ROME—Pope Francis has rejected a $1 million donation from the Argentine government of President Mauricio Macri, who wanted to give the sum to a pontifical foundation for school-aged children called “Scholas Occurrentes.”
Though many observers have taken the papal “no, thanks” as a snub to the Argentine president, the government says the foundation requested that amount of money and Macri was just trying to be responsive.
Scholas is a pet-project of sorts for Francis, an initiative he began when he was still Archbishop of Buenos Aires. Its aim is to build bridges of dialogue and encounter in schools around the world, through culture, sports, and technologies.
According to long-time Vatican watcher Elisabetta Pique, who writes for Argentina’s La Nación newspaper, the argument Francis gave to the heads of Scholas, José María del Corral and Enrique Palmeyro, to reject the donation was that the local government should focus instead on the needs of the people.
Francis has rejected public money for Church initiatives before. In 2015 for instance, he sent a letter to the Argentine bishops urging them not to ask the previous administration to pay the bill of the National Eucharistic Congress, taking place this week.
While he was archbishop of Buenos Aires he had a similar attitude, always going to businessmen (or women) to ask for donations.
The pope reportedly chastised Scholas, saying they don’t have the right to ask for even “a cent” from public funding, urging them instead to seek out private organizations.
On Thursday, Vatican Insider published sections of the letter from Francis to Del Corral and Palmeyro, where he expresses fears over the project being tainted: “As a father and brother [I fear] you’ll begin to slide on the road to corruption,” the pope wrote.
Del Corral and Palmeyro, after receiving the note from Francis – who learned of the donation from Argentinian newspapers – have sent a letter to the Argentine government saying that in the end, they wouldn’t accept the money, that was supposed to cover personnel and infrastructure expenses.
However, in the letter dated June 9, the directors of Scholas say that the reason for refusing the donation is “interpretations made by some who want to undermine this gesture,” aiming to generate “confusion and division among Argentines.”
Although several reports signal that Francis is actually the principal reason for the refusal to take the money, there’s truth behind the claim of the Scholas organizers.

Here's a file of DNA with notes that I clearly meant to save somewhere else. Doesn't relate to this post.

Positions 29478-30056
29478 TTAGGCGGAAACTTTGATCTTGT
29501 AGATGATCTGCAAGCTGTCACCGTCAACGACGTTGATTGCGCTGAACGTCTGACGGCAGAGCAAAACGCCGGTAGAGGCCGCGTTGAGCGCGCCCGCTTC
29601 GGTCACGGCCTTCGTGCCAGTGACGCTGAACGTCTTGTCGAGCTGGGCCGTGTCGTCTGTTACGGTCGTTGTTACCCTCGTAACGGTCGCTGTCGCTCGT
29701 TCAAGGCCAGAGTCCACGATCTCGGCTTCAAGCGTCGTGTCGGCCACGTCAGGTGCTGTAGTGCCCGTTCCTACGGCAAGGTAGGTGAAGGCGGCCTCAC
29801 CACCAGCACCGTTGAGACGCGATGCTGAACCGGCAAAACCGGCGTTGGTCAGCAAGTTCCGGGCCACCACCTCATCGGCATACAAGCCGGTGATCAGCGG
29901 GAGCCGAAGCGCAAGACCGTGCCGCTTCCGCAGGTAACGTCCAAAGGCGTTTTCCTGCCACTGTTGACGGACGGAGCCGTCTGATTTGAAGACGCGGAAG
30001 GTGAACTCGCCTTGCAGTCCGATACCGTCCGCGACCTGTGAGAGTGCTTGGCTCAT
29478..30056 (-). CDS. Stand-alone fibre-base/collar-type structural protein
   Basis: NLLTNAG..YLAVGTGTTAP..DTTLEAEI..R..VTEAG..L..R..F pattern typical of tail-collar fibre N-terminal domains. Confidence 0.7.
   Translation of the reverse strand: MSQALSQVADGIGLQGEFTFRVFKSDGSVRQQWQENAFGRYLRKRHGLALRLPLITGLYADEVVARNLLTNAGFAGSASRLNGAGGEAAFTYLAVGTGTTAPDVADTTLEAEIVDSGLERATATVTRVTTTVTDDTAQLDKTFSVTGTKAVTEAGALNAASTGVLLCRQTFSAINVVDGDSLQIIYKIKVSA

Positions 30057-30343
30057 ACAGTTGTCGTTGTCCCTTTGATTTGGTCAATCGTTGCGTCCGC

Soon after it was made public that the government was donating US$1 million, which works out to be 16,666,000 Argentinian pesos – and yes, there are those suggesting the pope rejected the offer because it contained the number 666 which is associated in the Bible with the Devil – opponents of Macri’s government accused the center-right president of trying to buy the pope’s good will.
For months now, Argentines have been talking of “the crack,” meaning the social divisions between those who support the current government and those who align with the previous one, led by leftist Cristina Kirchner.
Francis has become a key component, with both sides trying to claim his support, demanding he intervene or stay away, whatever seems most convenient to one party or another.
Since Macri was elected last November, Argentines have been trying to gauge where the pope stands with regard to his center-right government. Some believe Francis is anti-Macri, perhaps because Macri is generally conservative, perhaps because Buenos Aires’s former mayor didn’t do enough to stop a gay marriage bill, while others point to friendly e-mails and phone calls reportedly made by the pontiff to insist Francis has nothing against the president.
Whatever the case, many Argentines at the grassroots believe Pope Francis is the only one who could help mend fences, hoping for a specific signal towards his home country, while others are asking him to stay out of the fray.
Marcos Peña, the chief of staff of the current government and the liaison between Macri and Scholas, released a statement saying that it’s important to keep in sight the “enormous job at a global level” being done by Francis.
“This should make all of us Argentines proud,” he said.
Referring to the donation, he said “we need to stop overreacting. They asked for economic help, and then they decided it was best we didn’t give it. There’s no problem. We will continue working together as we have for so long.”
Speaking to a local radio station, Del Corral said that the backtrack in the donation was all part of a “political misunderstanding,” and expressed frustration towards those who claimed it was an attempt by Macri to buy off the pope.
“It’s unusual, everything in Argentina is devoured by a fictional war,” he said. “As the famous saying goes, the pope is suffering because ‘No one is a prophet in his own land.’”
He also said that claiming Francis has problems with Macri is “an absolute lie,” and stressed that such a spat doesn’t exist.
“Everything is intentionally misinterpreted,” Del Corral said.
Julio Bárbaro, a highly respected Argentine political leader and commentator, met recently with the pope. Writing at InfoBae, a news site under the aegis of The Washington Post, Bárbaro claims that when the two spoke about Macri, Francis said that during the eight years they coincided in Buenos Aires- one as mayor, the other as archbishop- they had one argument, perhaps two.
“I don’t really understand that question,” Bárbaro says the pope told him, about a hypothetical rift with Macri.
The commentator also said he told Francis that the tendency the country has to distort and misconstrue whatever the pope does, or doesn’t do, is “part of our eternal mediocrity.”
“He became someone the world admires, and we can’t help but be original and refuse to accept it,” Bárbaro wrote.